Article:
NEW YORK, Sept 28 (IFR) - Peru announced a 12-year bond on Wednesday as part of an exchange and tender for US$13bn equivalent of securities, as it looks to reduce its dollar debt and please the rating agencies.
Books on the sol-denominated bond swelled to S10.8bn (US$3.2bn), allowing leads to ratchet in the yield to 6.375%, 25bp tighter than guidance of 6.625% area.
At that level, Peru was offering an approximately 3/8s concession to its local currency debt curve, where its 2026s and 2031s were respectively trading at around 5.87% and 6.19%, a banker told IFR.
The international bond - Peru’s first since former banker Pedro Pablo Kuczynski assumed the presidency in July - continues the country’s longstanding practice of favoring local currency plays over dollar deals.
“This is certainly the largest (liability management transaction) they have ever done,” said Sean Newman, senior portfolio manager at Invesco.
“It will have a positive impact on their vulnerability to currency swings ... and if they get everyone involved it could have a transformative (impact) on ratings.”
Rating agencies have long encouraged the country to de-dollarize its debt stock, and swaps such as these only support the country’s case for an upgrade.
Moody’s already has lifted Peru’s foreign currency rating to A3, but S&P and Fitch still have the country at BBB+ with stable outlooks.
Through the new operation, Peru hopes to extend duration along its local currency curve and rebalance its debt stock to include more sol-denominated bonds.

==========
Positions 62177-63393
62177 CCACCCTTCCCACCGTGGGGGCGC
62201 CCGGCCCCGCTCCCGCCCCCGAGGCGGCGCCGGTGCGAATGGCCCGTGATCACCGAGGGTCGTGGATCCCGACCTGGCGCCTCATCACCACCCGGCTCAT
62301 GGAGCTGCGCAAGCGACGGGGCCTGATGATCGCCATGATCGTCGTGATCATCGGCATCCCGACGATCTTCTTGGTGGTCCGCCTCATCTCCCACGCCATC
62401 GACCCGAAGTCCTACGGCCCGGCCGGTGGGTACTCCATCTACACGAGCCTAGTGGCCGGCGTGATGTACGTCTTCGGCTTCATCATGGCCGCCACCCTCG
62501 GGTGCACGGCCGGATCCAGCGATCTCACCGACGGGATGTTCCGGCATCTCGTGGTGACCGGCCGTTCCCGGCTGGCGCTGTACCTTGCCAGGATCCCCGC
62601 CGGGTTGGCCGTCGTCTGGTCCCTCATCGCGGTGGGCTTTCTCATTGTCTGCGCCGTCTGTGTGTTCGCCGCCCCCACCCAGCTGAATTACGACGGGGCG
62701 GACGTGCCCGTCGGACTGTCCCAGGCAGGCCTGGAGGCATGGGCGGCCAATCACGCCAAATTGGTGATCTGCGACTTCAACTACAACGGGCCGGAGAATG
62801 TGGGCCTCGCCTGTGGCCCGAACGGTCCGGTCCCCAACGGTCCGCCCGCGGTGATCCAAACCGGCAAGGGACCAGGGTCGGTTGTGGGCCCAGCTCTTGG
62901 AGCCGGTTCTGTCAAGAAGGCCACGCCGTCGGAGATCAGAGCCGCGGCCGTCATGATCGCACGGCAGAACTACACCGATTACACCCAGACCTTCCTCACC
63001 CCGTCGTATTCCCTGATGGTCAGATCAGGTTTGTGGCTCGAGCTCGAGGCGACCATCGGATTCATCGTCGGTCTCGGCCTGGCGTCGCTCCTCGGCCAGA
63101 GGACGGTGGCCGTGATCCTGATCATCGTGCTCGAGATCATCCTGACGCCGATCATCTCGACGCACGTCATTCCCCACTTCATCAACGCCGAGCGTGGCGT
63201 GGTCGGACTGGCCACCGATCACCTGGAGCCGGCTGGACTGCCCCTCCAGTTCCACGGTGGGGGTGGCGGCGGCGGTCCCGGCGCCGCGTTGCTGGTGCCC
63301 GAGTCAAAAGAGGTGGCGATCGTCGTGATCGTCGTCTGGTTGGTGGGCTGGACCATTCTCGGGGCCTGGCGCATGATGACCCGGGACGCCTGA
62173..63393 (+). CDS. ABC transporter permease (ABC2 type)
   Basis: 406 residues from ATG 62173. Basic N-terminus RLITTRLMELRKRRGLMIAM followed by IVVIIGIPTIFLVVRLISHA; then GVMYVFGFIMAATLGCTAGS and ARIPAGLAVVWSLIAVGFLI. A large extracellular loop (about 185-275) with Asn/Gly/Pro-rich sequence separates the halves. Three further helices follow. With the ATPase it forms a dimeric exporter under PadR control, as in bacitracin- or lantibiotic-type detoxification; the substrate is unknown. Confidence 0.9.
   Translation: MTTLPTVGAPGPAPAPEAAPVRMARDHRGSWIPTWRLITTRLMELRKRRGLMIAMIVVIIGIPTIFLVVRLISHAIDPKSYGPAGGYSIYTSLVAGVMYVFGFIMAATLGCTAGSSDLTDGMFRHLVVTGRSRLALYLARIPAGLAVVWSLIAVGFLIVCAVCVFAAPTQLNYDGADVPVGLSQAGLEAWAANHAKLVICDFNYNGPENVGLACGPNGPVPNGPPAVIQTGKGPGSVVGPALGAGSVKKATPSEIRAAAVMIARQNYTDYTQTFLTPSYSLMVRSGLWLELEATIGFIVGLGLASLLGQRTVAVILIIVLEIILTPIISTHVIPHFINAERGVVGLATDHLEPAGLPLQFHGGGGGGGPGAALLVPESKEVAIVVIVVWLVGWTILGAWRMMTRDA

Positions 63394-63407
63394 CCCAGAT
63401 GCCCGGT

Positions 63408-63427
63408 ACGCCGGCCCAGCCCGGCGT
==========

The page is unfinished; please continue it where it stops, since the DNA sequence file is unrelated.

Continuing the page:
“They want to stay cash-neutral,” said the banker. “No new money is expected from this trade.”
Holders are being offered the chance to sell back their existing bonds for cash or switch into the new security.
The borrower is targeting sol denominated sovereign bonds maturing in 2017, 2020, 2023 and 2026, as well as dollar bonds maturing in 2019, 2025, 2033 and 2037.
Purchase prices on the tender were set at 104.50, 116.50, 101.20, 118.15, 115.30, 139.15, 161.10 and 140.30.
Dollar investors may like the pick-up to switch to a higher yielding local currency bond, as long as they are comfortable with the medium-term outlook on inflation and rates, say bankers.
“Peru is trading at around 3% in dollars and this is offering 6%,” one investor said. “There is a pick-up, but you will need to manage your FX properly.”
Markets have cheered the market-friendly Kuczynski, who was elected earlier this year amid promises of tax cuts and higher infrastructure spending.
Peru’s central bank has a history of keeping inflation in check, while the sol has steadied around 3.37 against the dollar after hitting recent peak of 3.52 at the height of the commodities rout in February.
“Peruvian rates have rallied a lot since Kuczynski was elected and people like the story,” said another banker.
BBVA, Bank of America Merrill Lynch and HSBC are leads on the transaction. Its local currency ratings are A3/A-/A-. (Reporting by Paul Kilby; Editing by Marc Carnegie)